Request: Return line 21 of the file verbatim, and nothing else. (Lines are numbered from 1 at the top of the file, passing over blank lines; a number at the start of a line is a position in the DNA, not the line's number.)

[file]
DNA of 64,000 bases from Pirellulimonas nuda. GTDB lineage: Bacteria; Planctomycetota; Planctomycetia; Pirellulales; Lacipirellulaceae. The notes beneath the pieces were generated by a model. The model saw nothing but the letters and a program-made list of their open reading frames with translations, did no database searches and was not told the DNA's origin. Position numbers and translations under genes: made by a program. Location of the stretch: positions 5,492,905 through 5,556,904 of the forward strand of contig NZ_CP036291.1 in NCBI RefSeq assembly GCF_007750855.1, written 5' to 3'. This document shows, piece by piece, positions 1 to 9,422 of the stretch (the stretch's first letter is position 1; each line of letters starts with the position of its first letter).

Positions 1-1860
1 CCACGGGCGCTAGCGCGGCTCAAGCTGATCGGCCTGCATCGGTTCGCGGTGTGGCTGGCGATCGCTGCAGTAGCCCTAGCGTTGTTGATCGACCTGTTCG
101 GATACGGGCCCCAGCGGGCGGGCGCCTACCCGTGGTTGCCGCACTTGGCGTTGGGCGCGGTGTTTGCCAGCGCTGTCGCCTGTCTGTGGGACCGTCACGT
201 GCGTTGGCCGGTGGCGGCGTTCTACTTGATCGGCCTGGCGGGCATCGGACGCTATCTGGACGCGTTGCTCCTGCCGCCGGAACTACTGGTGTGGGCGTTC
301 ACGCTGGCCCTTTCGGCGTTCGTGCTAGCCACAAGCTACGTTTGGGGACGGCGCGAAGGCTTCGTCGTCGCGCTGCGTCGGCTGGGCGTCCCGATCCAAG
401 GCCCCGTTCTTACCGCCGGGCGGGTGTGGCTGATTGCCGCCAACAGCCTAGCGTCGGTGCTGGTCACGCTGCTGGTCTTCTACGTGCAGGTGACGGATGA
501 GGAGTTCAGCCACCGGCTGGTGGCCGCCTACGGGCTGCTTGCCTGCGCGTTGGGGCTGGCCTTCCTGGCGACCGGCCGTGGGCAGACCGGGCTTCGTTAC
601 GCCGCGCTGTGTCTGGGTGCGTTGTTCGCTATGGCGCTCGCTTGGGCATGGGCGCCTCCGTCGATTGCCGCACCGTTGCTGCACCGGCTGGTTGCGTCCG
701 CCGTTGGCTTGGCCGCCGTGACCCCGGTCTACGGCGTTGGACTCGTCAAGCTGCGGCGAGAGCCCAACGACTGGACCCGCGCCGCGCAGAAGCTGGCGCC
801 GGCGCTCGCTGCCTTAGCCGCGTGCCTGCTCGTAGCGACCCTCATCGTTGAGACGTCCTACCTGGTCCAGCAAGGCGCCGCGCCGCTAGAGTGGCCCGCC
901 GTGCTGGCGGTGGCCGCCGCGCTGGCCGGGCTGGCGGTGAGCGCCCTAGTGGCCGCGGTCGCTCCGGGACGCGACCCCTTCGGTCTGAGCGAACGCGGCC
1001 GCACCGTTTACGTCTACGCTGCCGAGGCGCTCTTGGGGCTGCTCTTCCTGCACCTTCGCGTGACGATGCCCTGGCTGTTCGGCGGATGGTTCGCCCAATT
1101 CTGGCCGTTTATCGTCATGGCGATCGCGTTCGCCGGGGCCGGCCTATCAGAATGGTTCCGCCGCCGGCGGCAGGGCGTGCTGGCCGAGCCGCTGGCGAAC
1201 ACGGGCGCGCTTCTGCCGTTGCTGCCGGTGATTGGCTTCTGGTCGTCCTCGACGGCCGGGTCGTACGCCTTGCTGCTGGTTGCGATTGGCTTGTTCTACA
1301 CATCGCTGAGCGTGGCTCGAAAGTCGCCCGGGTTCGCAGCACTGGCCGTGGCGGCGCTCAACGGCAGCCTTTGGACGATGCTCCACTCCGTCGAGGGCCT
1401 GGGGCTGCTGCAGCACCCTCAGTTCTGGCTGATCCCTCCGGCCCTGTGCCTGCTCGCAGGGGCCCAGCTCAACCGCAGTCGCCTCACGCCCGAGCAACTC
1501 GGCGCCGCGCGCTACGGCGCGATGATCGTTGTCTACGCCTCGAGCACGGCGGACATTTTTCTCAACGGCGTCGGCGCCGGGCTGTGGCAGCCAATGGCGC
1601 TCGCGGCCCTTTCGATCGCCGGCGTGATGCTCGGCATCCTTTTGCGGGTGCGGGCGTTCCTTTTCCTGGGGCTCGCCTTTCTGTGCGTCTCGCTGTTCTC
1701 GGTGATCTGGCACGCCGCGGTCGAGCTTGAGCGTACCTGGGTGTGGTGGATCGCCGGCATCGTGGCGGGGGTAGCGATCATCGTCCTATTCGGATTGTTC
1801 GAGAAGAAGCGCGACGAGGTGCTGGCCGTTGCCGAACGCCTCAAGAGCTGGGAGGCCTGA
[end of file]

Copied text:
1801 GAGAAGAAGCGCGACGAGGTGCTGGCCGTTGCCGAACGCCTCAAGAGCTGGGAGGCCTGA